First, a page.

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The everlasting issue of blackface in fashion

A troubling and tired realization of our favorite brands’ flaws

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The everlasting issue of blackface in fashion

Eileen MacDonald

Eileen MacDonald

Eileen MacDonald

Lila Gill, Staff Reporter

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Recorded as early as the 15th century, blackface has been a way to make fun of, belittle and imitate black and African culture by non-black people. In our modern age we usually see it as extremely racist and a serious attack, but unfortunately, this is not always the case.

In early February, designer brand Gucci put out a black balaclava sweater that strongly resembled blackface. It was quickly pulled from stores after immediate backlash on Twitter and Instagram, followed by an apology post saying the brand is “fully committed to increasing diversity.”

In a similar case, singer Katy Perry put out a pair of shoes, available in black, with abstract facial features painted on the top. She too posted an apology saying, “It was never our intent to inflict any pain.”

And to top off an all-too-racist February, Adidas recently dropped a new shoe in celebration of Black History Month. The issue was that the sneaker was completely white, yet claimed to be “celebrating black culture.”

Some have argued that these claims are a stretch and that these brands did nothing wrong, but I have to disagree. Fashion is a cutthroat industry that is full of scamming, stealing, abuse and scandal. Everything about the culture is to be daring and shock people, to make a statement and get a reaction. So it’s not rare for lines to be crossed, especially when it comes to racism and appropriation.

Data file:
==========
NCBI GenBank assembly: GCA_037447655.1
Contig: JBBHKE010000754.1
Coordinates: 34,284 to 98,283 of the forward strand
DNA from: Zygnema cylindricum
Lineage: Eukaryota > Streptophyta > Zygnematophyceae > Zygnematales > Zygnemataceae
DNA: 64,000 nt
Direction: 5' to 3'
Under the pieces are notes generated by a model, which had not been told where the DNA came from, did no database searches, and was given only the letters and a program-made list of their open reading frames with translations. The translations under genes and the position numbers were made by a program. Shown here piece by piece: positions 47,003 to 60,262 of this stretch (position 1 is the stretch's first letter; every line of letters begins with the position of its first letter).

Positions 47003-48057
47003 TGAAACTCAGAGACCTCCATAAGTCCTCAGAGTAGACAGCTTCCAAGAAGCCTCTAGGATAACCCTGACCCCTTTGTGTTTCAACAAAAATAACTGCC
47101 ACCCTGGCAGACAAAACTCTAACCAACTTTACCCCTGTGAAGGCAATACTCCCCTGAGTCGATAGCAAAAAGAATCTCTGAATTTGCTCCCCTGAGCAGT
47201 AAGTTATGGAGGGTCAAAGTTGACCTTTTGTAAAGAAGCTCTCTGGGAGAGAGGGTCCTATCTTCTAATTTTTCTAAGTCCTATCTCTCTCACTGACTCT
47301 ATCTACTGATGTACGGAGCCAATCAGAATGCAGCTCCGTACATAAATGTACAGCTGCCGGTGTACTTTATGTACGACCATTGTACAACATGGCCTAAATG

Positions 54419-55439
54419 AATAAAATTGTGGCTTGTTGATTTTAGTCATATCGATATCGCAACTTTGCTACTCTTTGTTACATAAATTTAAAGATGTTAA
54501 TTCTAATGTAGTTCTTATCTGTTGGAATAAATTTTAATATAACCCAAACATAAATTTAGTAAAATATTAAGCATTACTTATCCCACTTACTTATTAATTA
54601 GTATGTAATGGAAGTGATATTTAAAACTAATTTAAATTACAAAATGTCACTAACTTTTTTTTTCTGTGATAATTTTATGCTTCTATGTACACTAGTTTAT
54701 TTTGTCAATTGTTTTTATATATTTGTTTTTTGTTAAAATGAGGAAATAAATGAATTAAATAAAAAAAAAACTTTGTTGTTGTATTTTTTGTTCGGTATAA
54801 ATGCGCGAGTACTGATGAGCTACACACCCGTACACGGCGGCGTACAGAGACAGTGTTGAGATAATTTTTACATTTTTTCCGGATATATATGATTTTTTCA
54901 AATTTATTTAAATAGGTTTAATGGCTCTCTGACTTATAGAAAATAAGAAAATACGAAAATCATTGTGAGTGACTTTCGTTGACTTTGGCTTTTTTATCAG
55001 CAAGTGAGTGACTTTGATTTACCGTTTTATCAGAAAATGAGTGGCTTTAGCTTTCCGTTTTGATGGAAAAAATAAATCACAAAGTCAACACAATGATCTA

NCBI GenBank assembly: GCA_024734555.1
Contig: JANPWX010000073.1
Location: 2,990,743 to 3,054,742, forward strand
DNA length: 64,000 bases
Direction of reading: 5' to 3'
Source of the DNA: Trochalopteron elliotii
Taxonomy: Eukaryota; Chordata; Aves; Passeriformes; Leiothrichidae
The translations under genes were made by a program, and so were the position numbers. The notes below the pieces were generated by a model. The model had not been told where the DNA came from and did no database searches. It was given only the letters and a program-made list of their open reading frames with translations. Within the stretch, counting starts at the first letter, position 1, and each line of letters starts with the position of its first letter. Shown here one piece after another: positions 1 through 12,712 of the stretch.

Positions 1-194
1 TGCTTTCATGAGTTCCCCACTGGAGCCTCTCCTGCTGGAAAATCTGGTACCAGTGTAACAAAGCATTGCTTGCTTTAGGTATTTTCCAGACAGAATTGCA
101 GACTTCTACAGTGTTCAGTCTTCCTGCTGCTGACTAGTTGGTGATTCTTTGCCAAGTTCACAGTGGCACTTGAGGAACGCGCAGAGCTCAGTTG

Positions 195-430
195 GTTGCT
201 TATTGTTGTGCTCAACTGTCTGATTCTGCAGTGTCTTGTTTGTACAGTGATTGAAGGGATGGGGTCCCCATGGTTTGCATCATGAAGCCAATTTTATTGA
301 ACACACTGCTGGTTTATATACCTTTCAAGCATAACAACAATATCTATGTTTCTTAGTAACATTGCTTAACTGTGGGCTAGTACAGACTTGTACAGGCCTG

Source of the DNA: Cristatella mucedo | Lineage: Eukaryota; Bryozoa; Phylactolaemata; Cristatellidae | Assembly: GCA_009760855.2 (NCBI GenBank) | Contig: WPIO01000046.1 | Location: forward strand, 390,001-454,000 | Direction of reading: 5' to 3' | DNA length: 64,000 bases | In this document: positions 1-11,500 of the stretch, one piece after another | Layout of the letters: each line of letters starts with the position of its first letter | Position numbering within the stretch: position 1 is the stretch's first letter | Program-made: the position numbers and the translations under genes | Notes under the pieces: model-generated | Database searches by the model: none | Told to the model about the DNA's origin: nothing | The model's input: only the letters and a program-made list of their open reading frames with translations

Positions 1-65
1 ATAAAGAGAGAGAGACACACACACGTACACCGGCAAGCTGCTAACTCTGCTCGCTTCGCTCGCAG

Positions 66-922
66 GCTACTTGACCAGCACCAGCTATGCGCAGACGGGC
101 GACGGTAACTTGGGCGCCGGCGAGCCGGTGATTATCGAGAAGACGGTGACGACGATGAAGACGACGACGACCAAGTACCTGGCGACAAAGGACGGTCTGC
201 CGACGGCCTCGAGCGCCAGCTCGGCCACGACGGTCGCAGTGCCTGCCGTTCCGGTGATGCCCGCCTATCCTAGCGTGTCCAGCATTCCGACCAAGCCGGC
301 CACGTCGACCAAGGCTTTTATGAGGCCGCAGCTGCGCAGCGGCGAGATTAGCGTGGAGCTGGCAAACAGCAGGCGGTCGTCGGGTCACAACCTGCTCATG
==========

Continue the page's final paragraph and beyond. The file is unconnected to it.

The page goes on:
Seniors Marlowe Barrington and Elijah Warner are co-presidents of the Black Student Union.

“The fact that we know the Gucci balaclava sweater was even imagined is baffling, because not once along the many steps (one would assume) a design goes through before it makes it to the site for sale, was it questioned,” they said in an email interview. “It makes us wonder about the representation within these high fashion companies.”

Gucci responded to these concerns in their apology statement, but the problem is; why does it take a blackface scandal to increase diversity? Companies should already have this in mind during the hiring process.

The most alarming part of it all though is how normalized this type of incident and unaffected the general public seems to be. Sure there are people who respond to these designs with anger, that’s what makes the companies issue out an apology. But even then, you have to be moderately invested in the fashion world to hear about it. The number of scandals that occur with big companies every month is much larger than the number of scandals we hear about. It’s always pushed under the rug, whether that’s due to the brands trying to save face or people just not caring—I don’t know.

But I do know that this is not going to end anytime soon if we keep responding this way. We have to speak up, louder than we already do.

“Remember that your intention and impact are different. Something may have been intended as a joke, but regardless of the intent, you are responsible for the impact your actions have,” Barrington and Warren said.

In 2019, we have a come a long way from the racist displays of the 1400s. But we are still dealing with the same issues. As a society we cannot advance without binding together and ridding ourselves of these biases. It’s the 21st century, let’s act like it.

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The everlasting issue of blackface in fashion